Sometimes, the world thinks strange things
about the parents of gifted children, particularly prodigious children. I would
like you to imagine what you would think, if you were a University
administrator, and someone you didn't know wrote to you about their child – say
8 to 12 years old – and asked about whether the University would accept them,
on a degree course – and pointed out that they were already on a degree program
elsewhere. What would you think? Be honest.
I have had this experience. I have written
to Universities enquiring about whether they would accept my child prodigy son
onto their courses, giving them some detail of his achievements. Indeed, I once
wrote to the American University of Beirut, Lebanon and asked them that very
question. The reason I did so, is I was looking for somewhere for Ainan to
continue his studies, at tertiary level. At the time, he was already doing
tertiary studies somewhere, but we were considering where he might go for his
next step after that. The reason I looked at AUB is because it is the only
place I found that offers a full range of American style education, outside of
the United States. Not only that, but we know people in that city – and the
University states, on its website, that it “supports gifted students”...whatever
Can you guess how their admissions office
responded to this attempt at contact? Give it your best shot.
The answer is they didn’t reply at all –
despite me writing to them twice, over a five or six week period. Given their
long silence after the first attempt to contact them, I assumed they thought I
was joking, and so, in my second email, I gave them more details about Ainan’s achievements
and needs – and actually said, “This is not a joke. It is a serious admissions
enquiry”. Again, no reply was ever received.
Now, I talked this over with my wife and
from their silence to what should be a very interesting enquiry, we concluded
that the American University of Beirut admissions staff believed one of two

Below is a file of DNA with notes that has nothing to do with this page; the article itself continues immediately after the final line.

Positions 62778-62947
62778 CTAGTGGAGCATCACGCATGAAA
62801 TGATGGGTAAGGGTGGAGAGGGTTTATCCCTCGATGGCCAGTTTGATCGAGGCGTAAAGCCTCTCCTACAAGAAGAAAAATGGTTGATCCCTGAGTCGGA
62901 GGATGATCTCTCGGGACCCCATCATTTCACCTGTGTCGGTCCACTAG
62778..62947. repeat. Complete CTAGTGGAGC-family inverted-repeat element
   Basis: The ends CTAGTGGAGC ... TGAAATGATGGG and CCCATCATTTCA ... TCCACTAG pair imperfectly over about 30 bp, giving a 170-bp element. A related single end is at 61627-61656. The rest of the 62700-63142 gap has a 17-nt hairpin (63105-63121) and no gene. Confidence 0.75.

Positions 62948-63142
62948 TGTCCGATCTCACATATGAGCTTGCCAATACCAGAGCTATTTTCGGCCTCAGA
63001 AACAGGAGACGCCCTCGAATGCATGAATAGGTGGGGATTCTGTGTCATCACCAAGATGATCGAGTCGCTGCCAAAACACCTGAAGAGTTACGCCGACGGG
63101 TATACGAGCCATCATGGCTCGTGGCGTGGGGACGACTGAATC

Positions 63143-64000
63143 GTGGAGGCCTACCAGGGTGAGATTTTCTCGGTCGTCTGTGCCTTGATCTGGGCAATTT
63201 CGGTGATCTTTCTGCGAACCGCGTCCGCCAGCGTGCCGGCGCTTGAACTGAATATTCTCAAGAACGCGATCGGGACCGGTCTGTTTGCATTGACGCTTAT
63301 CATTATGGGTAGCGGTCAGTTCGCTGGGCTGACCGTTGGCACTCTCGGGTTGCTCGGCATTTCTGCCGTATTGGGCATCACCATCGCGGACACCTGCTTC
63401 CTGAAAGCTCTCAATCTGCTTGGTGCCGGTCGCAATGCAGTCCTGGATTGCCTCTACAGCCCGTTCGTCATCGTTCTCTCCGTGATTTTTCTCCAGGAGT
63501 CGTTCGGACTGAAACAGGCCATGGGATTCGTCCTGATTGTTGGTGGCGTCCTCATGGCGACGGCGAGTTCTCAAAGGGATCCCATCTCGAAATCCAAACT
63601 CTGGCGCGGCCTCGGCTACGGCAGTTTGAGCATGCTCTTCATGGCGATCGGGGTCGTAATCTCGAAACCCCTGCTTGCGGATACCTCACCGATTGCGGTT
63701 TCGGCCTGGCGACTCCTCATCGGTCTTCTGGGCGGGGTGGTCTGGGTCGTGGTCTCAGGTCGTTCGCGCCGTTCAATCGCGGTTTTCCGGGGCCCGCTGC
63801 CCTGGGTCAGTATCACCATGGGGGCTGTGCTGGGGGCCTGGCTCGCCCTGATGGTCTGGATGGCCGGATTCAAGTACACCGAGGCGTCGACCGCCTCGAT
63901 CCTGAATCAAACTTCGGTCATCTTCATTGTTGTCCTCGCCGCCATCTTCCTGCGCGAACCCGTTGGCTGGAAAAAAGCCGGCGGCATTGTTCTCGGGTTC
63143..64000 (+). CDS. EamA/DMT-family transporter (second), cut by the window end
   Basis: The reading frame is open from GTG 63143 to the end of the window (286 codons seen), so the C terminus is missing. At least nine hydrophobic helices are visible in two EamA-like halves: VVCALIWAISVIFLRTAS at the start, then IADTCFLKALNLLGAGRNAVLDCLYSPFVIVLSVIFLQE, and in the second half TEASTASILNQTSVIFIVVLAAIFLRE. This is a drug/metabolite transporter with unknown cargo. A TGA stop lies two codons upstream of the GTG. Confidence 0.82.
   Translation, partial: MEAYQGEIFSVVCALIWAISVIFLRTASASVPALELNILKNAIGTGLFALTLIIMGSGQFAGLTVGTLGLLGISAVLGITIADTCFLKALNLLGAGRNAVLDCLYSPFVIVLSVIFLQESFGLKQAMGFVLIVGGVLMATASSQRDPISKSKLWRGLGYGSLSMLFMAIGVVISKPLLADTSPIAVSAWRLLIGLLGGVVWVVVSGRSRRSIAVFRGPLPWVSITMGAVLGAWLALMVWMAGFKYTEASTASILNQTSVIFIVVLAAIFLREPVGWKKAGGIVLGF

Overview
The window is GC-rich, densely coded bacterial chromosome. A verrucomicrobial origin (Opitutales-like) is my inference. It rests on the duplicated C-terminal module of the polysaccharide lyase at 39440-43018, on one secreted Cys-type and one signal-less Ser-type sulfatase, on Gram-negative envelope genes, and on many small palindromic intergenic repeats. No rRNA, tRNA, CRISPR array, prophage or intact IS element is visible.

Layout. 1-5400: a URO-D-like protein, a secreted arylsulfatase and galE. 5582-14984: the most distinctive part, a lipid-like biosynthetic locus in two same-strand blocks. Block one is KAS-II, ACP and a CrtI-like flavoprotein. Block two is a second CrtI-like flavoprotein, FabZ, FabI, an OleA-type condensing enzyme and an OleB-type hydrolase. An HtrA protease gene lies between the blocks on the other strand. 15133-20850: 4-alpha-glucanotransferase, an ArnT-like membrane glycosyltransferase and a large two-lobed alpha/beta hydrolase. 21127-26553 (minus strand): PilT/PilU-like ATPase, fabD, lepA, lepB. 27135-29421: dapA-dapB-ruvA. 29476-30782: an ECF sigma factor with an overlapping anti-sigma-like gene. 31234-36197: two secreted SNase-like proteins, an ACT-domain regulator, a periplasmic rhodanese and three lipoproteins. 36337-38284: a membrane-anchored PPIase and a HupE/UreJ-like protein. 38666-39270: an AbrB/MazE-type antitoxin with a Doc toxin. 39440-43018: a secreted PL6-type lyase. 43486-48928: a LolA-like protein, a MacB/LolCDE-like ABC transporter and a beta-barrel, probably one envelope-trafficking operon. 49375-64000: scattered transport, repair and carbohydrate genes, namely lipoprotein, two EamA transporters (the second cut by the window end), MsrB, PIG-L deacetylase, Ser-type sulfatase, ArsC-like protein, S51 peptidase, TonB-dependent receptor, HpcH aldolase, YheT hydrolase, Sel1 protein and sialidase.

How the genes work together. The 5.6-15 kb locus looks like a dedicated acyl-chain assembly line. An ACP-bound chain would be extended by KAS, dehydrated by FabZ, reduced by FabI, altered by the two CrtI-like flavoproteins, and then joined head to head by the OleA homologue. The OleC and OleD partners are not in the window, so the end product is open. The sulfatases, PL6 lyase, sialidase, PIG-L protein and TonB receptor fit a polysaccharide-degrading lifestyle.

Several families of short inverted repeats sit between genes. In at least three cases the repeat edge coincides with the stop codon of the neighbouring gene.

things: either that we were joking, or that we were mad. If they at all
believed that we were in any way serious or truthful, they would have replied,
probably quite quickly.
This kind of situation is a definite
problem for the parents of prodigious children. The difficulty is that
prodigious children are rare enough such that many academic administrators and
professors, have never met one in their field, in the course of their careers.
Being unacquainted with prodigies and unfamiliar with what they are able to do,
it is quite easy for them, therefore, to doubt the parents, when they are contacted
by them. We had that problem, too, long ago, in Singapore, when we first tried to
alert the education system to Ainan’s particular gifts, when he was six years
old. Their response was not to take our word for it, but to subject Ainan to a
several months long assessment and testing period. The Vice-Principal of his
school actually SCOFFED at us, when we told him about our son’s gifts, saying,
in reference to the tests to come, “We’ll
soon see about his so-called giftedness.” I thought their response was bizarre.
Rather than give the parents the benefit of the doubt, they assumed, immediately,
that the parents were wrong – and set about not to prove them right, but to try
to prove them wrong. It was a very unsettling response to witness.
So, again, with the American University of